1966 The Man Who Was Magic: A Fable of Innocence. Paul Gallico. Garden City: Doubleday & Company. First edition. Dust jacket. $12.60 from Greg Williams, Spring, '95.
I found this a perfect story for reading on the train. It captivated me, and I had no trouble enjoying it to the finish. It is really a novel-length parable that sometimes tends toward allegory. In brief, this man is magic, while all the professional magicians are just tricking people. The story touches on the central question of what is real and on competition, wonder, and affection.
1966 The Style of La Fontaine's Fables. Jean Dominique Biard. First printing. Hardbound. Oxford: Language and Style Series: Basil Blackwell. $12.50 from an unknown source, May, '89.
This is, in one respect, a strange book. It is on the one hand immensely helpful to someone like me. It will be a rich resource on any number of stylistic questions about La Fontaine's fables the next time I can teach them. It is unusual to have such a helpful book published in English. That is the other side of the conundrum here. A reader of this book needs good French; that is not an unusual demand, since the reader will need good French to understand La Fontaine's style in the fables in the first place. Why, then, was this book written in English? Any number of stylistic devices are considered here. Biard's introduction puts the case for the book well: the "almost unanimous acknowledgment of La Fontaine's stylistic merits has given rise to a relatively small number of serious studies of his style" (xi). His conclusion has this simple affirmation: "The rich and intriguing style of the 'Fables' constitutes their most durable merit" (184). For Biard, what others have seen as stylistic failures in La Fontaine are often, even regularly, misunderstandings where the fault lies with the critic's ignorance of seventeenth-century language and syntax, or his lack of appreciation of imagery, or his rigid conformity to the letter of the rules of composition. The flyleaf's overview of the book is not bad: "The aim of this study is to give a general and comprehensive assessment of La Fontaine's style in the Fables. Chapters are devoted to each of the most striking aspects of this style: richness, vigour and freedom; familiarity; humour; elegance; poetry. Reconstruction of seventeenth-century stylistic values has been attempted with reference to the theorists of the time. This method has proved rewarding since it reveals, in the language of the Fables, implications and ambiguities, sometimes lost for the modern reader but probably obvious to the poet's contemporaries, and used for a variety of effects: humour, poetry, etc. These implications and ambiguities fit in well with what is known of La Fontaine's taste and skill, and represent yet another aspect of his tendency to combine fullness and diversity of meaning with exacting relevance, which is one of the most pleasurable features of his style."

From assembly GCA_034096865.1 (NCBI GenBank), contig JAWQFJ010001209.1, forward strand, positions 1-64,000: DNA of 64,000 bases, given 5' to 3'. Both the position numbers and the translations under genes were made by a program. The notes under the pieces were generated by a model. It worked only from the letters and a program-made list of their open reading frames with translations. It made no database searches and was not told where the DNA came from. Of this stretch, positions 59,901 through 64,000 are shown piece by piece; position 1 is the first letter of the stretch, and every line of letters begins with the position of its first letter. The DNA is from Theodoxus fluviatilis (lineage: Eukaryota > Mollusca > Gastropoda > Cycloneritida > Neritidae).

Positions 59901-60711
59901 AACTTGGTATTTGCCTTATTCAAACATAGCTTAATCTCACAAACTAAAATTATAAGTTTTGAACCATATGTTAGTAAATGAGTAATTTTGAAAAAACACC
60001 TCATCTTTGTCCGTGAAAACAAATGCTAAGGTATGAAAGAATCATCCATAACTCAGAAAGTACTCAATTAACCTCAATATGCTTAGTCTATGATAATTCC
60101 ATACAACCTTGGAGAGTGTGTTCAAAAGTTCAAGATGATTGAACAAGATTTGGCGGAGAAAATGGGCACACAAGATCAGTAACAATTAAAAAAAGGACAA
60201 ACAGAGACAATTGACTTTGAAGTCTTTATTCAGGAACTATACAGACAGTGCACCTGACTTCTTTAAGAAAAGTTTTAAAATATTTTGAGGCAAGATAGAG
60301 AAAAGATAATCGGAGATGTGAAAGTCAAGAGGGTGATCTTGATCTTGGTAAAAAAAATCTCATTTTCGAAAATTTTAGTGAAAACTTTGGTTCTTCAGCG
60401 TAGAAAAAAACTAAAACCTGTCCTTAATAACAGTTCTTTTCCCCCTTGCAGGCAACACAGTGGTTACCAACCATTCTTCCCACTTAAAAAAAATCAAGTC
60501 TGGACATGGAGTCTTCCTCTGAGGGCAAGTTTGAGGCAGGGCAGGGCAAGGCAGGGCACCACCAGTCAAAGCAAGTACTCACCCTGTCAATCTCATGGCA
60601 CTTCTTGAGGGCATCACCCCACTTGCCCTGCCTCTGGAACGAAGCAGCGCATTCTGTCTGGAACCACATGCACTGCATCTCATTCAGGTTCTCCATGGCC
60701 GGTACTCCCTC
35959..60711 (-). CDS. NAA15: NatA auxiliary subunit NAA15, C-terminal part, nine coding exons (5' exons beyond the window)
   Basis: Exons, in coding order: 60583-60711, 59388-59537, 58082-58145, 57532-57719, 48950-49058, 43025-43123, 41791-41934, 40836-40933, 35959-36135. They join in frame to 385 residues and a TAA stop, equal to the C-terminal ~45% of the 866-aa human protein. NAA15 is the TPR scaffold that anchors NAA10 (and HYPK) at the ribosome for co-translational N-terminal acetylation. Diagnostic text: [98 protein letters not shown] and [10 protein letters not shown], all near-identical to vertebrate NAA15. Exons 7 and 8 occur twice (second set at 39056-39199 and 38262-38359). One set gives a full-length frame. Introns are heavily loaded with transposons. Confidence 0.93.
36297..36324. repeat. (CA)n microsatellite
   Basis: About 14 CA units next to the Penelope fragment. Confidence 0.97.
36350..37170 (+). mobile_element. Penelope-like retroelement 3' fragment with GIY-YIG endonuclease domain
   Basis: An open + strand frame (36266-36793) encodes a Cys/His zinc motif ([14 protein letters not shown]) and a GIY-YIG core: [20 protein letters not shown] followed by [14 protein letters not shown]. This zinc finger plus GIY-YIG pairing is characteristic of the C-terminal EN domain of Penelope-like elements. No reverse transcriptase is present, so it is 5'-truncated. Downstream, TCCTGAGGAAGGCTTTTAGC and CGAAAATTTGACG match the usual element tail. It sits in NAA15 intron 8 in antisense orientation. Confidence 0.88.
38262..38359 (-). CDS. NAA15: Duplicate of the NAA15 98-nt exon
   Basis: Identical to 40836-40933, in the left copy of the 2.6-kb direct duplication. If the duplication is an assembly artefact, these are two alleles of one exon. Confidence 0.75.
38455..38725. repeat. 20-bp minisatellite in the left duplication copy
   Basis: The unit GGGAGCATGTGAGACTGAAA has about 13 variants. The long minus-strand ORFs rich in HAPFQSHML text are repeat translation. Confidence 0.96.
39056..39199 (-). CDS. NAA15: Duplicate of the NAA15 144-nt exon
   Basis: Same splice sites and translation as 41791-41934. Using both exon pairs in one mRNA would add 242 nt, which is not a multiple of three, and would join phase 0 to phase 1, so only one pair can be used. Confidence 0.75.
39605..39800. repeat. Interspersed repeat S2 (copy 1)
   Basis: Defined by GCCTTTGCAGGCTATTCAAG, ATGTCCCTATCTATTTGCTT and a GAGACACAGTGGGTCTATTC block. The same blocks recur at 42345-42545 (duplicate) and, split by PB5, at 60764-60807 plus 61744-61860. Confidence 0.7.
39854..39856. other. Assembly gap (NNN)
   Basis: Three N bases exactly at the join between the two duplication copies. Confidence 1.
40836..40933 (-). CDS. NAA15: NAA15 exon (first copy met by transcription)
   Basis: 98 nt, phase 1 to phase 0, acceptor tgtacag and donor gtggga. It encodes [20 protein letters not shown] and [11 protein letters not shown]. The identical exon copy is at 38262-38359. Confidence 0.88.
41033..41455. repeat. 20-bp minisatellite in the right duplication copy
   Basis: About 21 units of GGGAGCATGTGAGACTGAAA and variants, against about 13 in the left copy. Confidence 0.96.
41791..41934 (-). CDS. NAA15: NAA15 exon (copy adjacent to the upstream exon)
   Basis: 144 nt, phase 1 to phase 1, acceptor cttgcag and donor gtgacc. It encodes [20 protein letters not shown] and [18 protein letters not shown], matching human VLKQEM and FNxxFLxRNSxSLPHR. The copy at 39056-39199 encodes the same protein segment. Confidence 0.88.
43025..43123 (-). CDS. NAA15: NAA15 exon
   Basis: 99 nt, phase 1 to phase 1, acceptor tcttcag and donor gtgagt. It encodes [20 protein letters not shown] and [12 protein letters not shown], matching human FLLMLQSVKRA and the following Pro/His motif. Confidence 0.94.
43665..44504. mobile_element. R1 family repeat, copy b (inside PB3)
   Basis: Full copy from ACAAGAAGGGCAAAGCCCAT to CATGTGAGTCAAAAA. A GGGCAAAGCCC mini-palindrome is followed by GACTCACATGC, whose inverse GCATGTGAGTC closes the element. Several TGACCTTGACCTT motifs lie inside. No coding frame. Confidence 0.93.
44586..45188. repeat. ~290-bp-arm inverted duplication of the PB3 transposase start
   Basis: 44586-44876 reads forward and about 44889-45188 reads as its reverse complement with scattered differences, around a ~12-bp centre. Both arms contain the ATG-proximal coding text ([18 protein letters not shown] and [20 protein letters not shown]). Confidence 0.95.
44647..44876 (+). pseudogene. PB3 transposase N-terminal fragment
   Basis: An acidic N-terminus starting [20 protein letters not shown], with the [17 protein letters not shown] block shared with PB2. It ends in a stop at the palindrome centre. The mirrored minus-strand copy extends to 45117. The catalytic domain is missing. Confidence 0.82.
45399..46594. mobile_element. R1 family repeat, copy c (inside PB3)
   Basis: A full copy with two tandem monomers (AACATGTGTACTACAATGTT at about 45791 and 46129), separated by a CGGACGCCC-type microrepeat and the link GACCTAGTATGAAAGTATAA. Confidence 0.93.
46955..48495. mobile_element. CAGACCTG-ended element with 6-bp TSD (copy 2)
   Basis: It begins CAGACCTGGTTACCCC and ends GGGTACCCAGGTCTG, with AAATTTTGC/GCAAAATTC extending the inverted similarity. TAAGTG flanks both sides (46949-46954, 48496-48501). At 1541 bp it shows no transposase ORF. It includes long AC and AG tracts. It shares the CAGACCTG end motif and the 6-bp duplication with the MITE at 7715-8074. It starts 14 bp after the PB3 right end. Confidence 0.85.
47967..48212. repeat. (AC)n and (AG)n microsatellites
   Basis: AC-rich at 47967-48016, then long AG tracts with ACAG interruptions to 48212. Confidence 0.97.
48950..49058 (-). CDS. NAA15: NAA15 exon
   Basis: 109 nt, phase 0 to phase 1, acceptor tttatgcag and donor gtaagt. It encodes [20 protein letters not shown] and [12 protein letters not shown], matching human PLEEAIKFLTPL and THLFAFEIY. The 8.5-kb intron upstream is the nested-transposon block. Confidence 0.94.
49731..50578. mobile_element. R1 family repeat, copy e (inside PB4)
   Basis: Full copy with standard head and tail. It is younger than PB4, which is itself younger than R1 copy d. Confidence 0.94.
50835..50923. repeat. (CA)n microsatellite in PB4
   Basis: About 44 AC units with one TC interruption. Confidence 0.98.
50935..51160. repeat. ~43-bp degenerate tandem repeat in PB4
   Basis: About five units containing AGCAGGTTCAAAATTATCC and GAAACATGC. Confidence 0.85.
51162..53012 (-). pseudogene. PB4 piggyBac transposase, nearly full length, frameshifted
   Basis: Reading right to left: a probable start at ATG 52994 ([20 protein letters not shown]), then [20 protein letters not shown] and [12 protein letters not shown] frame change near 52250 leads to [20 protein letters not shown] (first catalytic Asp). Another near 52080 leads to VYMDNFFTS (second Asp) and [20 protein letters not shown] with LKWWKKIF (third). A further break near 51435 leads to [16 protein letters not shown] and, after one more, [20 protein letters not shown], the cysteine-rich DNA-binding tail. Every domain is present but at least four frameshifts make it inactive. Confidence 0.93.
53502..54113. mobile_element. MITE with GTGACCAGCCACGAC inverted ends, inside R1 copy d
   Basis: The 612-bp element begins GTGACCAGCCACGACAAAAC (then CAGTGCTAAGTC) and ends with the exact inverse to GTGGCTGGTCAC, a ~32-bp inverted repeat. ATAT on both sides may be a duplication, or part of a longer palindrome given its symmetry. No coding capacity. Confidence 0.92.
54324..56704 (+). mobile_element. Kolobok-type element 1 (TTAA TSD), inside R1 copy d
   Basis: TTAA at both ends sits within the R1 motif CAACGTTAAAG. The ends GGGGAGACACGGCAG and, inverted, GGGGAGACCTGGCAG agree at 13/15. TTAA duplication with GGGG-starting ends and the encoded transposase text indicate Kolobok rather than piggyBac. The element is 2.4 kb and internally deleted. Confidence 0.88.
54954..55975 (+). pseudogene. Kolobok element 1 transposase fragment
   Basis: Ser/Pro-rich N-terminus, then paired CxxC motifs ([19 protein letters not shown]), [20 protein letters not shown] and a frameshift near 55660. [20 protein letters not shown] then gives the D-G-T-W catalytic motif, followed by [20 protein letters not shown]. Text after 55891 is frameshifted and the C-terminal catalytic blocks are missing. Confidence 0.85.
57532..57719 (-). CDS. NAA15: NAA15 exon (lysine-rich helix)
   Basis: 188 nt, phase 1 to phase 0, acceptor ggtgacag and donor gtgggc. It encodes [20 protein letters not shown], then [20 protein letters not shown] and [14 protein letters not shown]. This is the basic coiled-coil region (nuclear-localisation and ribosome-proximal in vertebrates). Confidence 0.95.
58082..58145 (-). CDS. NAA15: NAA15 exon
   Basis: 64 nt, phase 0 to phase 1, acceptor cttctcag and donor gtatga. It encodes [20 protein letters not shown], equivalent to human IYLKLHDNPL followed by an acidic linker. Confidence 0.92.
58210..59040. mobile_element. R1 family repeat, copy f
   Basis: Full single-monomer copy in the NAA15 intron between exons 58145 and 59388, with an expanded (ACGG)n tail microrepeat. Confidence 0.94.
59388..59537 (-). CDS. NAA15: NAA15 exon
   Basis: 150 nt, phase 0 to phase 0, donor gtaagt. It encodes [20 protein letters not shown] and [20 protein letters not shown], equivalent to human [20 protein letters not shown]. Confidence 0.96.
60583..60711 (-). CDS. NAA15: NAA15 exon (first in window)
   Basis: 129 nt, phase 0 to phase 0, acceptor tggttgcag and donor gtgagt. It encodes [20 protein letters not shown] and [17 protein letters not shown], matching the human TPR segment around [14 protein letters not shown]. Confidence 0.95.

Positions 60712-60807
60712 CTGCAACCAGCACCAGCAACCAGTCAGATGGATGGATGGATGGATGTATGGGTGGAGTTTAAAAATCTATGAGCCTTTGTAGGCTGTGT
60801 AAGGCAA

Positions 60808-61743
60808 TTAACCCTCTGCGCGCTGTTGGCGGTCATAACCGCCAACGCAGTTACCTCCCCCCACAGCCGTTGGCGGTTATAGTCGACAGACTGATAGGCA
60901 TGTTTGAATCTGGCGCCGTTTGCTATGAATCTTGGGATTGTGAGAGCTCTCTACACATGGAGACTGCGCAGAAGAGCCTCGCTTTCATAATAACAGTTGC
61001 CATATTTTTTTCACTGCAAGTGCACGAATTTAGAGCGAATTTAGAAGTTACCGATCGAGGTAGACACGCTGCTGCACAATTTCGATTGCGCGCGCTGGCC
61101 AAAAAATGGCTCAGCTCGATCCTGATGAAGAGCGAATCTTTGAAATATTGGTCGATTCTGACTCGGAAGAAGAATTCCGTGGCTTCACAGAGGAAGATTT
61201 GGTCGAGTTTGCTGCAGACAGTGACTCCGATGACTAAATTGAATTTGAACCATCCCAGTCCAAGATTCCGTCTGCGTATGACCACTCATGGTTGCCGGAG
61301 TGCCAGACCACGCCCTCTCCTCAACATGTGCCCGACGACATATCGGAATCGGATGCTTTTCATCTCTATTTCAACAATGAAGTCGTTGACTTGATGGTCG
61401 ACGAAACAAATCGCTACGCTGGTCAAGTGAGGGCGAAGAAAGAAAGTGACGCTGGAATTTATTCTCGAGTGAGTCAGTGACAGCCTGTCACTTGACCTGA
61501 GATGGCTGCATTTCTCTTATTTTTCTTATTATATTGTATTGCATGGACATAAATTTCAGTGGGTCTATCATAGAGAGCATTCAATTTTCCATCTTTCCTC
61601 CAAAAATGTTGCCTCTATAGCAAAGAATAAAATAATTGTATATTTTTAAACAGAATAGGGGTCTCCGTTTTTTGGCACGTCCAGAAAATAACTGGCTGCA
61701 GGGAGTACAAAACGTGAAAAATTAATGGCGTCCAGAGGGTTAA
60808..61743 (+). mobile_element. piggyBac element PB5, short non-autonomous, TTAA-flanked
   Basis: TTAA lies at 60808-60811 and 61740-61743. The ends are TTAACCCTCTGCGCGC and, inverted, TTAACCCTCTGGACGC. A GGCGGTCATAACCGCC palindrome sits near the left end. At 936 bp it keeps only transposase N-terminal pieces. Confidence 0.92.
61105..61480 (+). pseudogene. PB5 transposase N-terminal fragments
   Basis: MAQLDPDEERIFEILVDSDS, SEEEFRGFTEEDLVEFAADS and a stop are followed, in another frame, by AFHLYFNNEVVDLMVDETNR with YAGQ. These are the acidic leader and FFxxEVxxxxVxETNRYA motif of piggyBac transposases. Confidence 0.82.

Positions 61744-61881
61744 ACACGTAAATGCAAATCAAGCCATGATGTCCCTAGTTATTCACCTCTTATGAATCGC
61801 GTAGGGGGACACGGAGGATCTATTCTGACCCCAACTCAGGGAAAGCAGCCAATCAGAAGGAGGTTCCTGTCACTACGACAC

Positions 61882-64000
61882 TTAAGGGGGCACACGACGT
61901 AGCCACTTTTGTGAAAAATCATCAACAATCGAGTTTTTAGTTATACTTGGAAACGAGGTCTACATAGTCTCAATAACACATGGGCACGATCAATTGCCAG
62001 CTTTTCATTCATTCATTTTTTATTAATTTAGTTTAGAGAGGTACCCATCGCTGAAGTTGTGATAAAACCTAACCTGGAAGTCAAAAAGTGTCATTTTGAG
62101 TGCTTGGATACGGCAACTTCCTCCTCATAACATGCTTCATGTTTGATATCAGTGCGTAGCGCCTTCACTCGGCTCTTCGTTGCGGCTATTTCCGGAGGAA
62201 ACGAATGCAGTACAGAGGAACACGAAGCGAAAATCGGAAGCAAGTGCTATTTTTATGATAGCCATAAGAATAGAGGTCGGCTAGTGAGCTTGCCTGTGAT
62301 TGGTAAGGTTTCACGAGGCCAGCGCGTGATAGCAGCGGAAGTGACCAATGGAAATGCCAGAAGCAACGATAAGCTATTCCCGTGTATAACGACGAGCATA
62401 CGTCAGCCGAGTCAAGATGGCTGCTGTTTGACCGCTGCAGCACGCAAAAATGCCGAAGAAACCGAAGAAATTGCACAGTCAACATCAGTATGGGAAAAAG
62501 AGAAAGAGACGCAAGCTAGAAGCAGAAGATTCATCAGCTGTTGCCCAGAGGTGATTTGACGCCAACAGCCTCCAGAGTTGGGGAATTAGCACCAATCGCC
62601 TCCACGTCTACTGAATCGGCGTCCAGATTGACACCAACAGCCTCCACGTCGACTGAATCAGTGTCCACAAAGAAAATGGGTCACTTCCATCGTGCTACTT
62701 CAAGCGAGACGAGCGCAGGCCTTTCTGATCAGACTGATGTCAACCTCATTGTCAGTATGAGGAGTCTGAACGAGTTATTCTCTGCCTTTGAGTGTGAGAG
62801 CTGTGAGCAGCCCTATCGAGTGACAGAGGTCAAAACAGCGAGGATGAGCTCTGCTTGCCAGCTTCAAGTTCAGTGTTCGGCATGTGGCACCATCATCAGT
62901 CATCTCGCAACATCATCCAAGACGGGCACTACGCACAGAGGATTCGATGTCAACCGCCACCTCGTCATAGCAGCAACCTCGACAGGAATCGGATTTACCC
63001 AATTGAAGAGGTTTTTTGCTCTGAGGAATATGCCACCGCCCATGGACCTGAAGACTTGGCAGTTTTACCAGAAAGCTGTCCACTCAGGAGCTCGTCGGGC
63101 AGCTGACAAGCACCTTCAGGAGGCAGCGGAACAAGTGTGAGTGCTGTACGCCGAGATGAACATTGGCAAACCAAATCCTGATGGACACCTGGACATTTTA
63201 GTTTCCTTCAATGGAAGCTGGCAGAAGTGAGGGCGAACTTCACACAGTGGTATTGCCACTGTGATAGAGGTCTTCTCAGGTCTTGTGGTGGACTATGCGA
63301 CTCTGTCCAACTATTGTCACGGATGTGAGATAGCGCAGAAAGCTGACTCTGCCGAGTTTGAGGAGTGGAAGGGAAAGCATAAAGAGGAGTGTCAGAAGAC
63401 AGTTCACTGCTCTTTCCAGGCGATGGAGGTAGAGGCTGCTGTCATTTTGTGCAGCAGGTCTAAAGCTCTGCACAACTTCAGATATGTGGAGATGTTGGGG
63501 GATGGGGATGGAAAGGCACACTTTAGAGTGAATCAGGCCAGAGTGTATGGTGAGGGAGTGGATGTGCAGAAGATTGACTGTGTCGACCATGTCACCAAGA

1966 Town Mouse Country Mouse: A Book of Story Pictures. By Aldren Watson. Hardbound. Printed in USA. A Young Owl Book. NY/Toronto/London: Holt, Rinehart and Winston Inc. $6.50 from M. Hollis, West Baden Springs, IN, through Ebay, August, '00.
I was fooled by two facts: The title is that of a fable, and the artist is one whose excellent work I have known: Aesop's Fables for the Peter Pauper Press in 1941. Alas, this book has nothing to do with fables. It presents scenes from town and country life. I put it into the collection to stop myself and others from trying to find fable material in this book in the future! It once belonged to the Springs Valley Community Elementary School Library.
1966 Two Fables of Aesop With Designs on Wood. By Thomas Bewick. Taken from The Fables of Aesop printed by Ward in London in 1885. Menomonie, WI: 75 hand-set books printed and bound at Vagabond Press of Lloyd Whydotsk. Signed; #42. See 1818/85/1966.
1966/68 The Rich Man and the Shoe-maker: A Fable by La Fontaine. Illustrated by Brian Wildsmith. Dust jacket. Third Impression. Printed in Austria. NY: Franklin Watts, Inc. $1.50 at the Friends of the Minneapolis Public Library Book Store, Jan., '97. Extra copy of the fourth impression for $12 from Barbara and Bill Yoffee, March, '94.